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Barnes & Noble Book2Nook Program

A Barnes & Nobel Nook.

A B&N Nook

For quite some time now, there have been these things called books.  We’ve made them out of all sorts of plant matter and sometimes we refer to them as scrolls or tomes or whatever.  But in the end, they have all  been essentially the same thing:  dead plants mashed into paper on which we scratched characters to convey information from Brain-A to Brain-B.

Much later, we invented e-readers so that we no longer needed to destroy plants in order to convey information and could avoid the costly movement of heavy dead plants to and fro.  Instead, digital files could surge around the Internet and appear magically on e-readers for our enjoyment or education or both.

Here’s the problem:  if you’re like me, then you have an e-reader but you also have a few hundred pounds of dead plants lining the walls of your home collecting dust.  Even worse, some of the series that you may have been following for years (I’m looking at your George R.R. Martin) have yet to be finished.  Does one continue to buy them in print at a higher cost in both money (for hard-cover editions) and resources in order to have the full set or does one get the digital copy and leave the earlier books to sit incomplete and forlorn on a shelf?

The Book2Nook Program

Okay, that name is mine.  Since I’ve put it here, it’s very unlikely that, should Barnes & Noble ever do this sort of thing, that they’d use it as they’d probably have to give me credit and stuff.  Which is a shame because it’s sort of a catchy name.  Also, this is not a real program (yet) so don’t go yelling at B&N except, perhaps, to try and get them to make it exist.

This is what I’d like to see happen:  I grab up my copies of the first five books of GRRM’s Song of Ice and Fire and head to my local B&N store.  I walk up to their nook counter or customer service (or whatever), I hand them my dead plants, they scan the bar code or enter the ISBN (or whatever), swipe my B&N Membership Card, and then the electronic versions of those books magically appear on my device the next time it connects to the internet.

But, here’s where things work out for B&N and not just for me:  they get to take those books and do whatever they want with them.  At the least, they find a recycler to take those dead plants and help to avoid killing more by giving them new life as some other paper product.  They could also be shipped to soldiers, donated to children in need, or given to local libraries.

This idea supports reading, it’s environmental, there could be huge PR benefits for B&N, and it can help millions of people reduce back strain while moving!  What’s not to like?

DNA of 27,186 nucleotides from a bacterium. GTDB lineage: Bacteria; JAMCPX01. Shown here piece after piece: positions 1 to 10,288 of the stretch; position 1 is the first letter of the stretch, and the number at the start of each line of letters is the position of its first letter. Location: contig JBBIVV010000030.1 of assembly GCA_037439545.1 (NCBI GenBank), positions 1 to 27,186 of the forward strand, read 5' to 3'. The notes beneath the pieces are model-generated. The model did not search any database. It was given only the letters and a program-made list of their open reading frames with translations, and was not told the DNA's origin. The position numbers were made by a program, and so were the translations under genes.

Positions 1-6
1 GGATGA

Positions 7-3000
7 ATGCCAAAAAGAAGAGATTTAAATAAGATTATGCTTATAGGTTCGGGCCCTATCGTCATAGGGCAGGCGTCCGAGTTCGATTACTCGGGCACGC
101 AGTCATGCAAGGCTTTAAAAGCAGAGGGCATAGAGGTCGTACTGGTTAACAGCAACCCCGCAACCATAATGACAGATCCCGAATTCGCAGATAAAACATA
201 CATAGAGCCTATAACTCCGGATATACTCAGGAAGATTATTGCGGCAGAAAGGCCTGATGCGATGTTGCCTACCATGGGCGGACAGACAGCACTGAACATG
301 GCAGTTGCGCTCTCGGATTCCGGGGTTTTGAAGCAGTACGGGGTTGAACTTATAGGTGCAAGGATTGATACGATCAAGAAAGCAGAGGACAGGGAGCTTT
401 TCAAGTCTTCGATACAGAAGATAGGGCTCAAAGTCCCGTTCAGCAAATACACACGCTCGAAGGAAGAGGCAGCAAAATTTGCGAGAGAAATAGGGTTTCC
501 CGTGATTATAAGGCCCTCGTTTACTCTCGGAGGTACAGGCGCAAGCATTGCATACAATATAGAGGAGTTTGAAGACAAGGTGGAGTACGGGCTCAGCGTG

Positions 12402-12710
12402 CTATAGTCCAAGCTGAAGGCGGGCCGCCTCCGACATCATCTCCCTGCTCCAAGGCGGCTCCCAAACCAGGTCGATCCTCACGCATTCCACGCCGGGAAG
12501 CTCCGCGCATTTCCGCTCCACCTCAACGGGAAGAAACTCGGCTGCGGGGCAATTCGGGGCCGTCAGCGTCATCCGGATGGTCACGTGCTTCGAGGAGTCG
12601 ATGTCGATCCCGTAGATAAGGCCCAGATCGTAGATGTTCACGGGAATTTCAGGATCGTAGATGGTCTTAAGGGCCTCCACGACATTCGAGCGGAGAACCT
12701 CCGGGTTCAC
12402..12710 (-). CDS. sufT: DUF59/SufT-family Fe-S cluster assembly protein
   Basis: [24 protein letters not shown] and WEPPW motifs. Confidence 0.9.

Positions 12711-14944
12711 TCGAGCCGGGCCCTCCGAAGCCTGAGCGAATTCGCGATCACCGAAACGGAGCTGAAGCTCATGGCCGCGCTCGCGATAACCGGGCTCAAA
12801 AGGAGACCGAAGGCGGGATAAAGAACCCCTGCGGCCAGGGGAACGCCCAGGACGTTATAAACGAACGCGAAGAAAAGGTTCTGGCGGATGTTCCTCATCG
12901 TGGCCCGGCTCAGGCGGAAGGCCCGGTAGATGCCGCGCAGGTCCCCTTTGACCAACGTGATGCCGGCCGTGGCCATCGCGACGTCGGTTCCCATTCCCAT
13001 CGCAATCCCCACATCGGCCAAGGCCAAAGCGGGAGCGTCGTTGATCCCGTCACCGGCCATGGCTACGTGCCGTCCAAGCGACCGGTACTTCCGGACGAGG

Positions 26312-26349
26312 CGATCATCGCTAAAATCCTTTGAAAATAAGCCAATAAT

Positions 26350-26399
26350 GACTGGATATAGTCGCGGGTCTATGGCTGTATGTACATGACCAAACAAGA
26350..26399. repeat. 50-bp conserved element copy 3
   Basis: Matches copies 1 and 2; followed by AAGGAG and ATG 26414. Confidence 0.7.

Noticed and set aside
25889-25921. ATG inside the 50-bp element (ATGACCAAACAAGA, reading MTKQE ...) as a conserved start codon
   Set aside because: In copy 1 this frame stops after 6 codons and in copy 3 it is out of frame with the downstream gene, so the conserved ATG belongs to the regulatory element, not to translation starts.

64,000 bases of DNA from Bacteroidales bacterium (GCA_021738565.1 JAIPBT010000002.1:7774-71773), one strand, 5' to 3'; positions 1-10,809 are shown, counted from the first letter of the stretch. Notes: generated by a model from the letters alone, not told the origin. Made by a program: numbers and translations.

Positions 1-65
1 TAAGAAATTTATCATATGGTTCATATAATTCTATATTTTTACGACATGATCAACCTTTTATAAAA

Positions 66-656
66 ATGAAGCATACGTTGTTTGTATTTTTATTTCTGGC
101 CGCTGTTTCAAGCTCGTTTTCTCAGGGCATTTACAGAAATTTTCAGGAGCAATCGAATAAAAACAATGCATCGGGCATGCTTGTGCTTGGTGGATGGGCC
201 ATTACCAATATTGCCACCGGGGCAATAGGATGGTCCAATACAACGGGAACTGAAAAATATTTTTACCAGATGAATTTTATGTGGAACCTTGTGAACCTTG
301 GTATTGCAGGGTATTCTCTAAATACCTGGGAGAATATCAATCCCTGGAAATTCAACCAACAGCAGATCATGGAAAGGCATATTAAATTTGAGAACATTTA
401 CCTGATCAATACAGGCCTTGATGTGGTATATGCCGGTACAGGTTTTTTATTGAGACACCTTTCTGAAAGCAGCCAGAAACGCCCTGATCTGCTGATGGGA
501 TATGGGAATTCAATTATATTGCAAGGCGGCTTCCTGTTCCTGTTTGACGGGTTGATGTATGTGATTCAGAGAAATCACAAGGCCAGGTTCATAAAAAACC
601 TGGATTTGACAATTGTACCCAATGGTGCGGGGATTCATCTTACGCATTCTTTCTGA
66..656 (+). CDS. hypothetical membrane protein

Barnes & Noble is uniquely suited to this sort of program since they have brick-and-mortar stores while Amazon.com doesn’t.  Thus, Amazon would have to create shipping labels, incur the cost of that shipment, process the shipment, etc.  Plus, since the dead-tree-owner and Amazon aren’t face-to-face, it’s possible that a nefarious (or clueless) owner would send the wrong book!

But clearly, it’s not quite as simple as I make it out to be.  A mechanism in the Nook software to allow B&N employees to credit an account for a book that’s turned in might need to be created, for example.  Plus, getting the nook versions for free may be naïve; a reduced cost–maybe two or three dollars–is more likely and would help defray costs and pay programmers’ salaries.

Regardless, this whole idea is pretty much a win-win situation for both B&N and readers everywhere.  Or, at least for those readers who have a Nook. And, those that don’t neither gain nor lose anything.  So they’re winning by not losing!  I believe there is only one phrase that can describe this situation:

  • http://dashifen.com dashifen

    That I’ve posted this on the SOPA blackout day should in no way imply that I support SOPA/PIPA or think they’re cool.  It’s just the day I was motivated to write the post.  Nothing more, nothing less.

  • J.R. Riedel

    It is an interesting idea but there are  more costs associated with it than you directly addressed. Your point about amazon needing to print shipping labels would basically apply to Borders as well. They need to either pay the recycling or transporting or disposal costs this would raise. 
    Considering what they did (still do?) with disposal of unsold inventory might help to put it in perspective. After a set time period they will take excess books, tear off the front cover and mail the front covers to the publisher. They then proceed to throw out the rest of the book. (this is why its hard for self published authors to get books in brick and mortar stores, because every book cover sent back earns a full refund)
    So while it is a good idea, it would be much more expensive to them then the PR it would generate. Well, unless they want to shut down like Borders… (I miss borders)

  • http://dashifen.com dashifen

    I don’t know. The disposal costs could be passed on to the customer and that couldn’t happen with an unsold book.  Plus, since these books have been given to B&N to do with as they please, I have to think that a better solution that “throwing them out” can be found. 

    Plus, it’s one more piece in the Kindle vs. Nook chess match.  Nook opened well with the Nook Color (and the Tablet later) but Kindle’s responded with the Fire.  This would be a way for B&N to respond with something that Amazon really isn’t well situated to handle since they lack the physical location at which books could be dropped off.  I think there’s a solution out there in the problem-space, it just takes B&N to want to do it.

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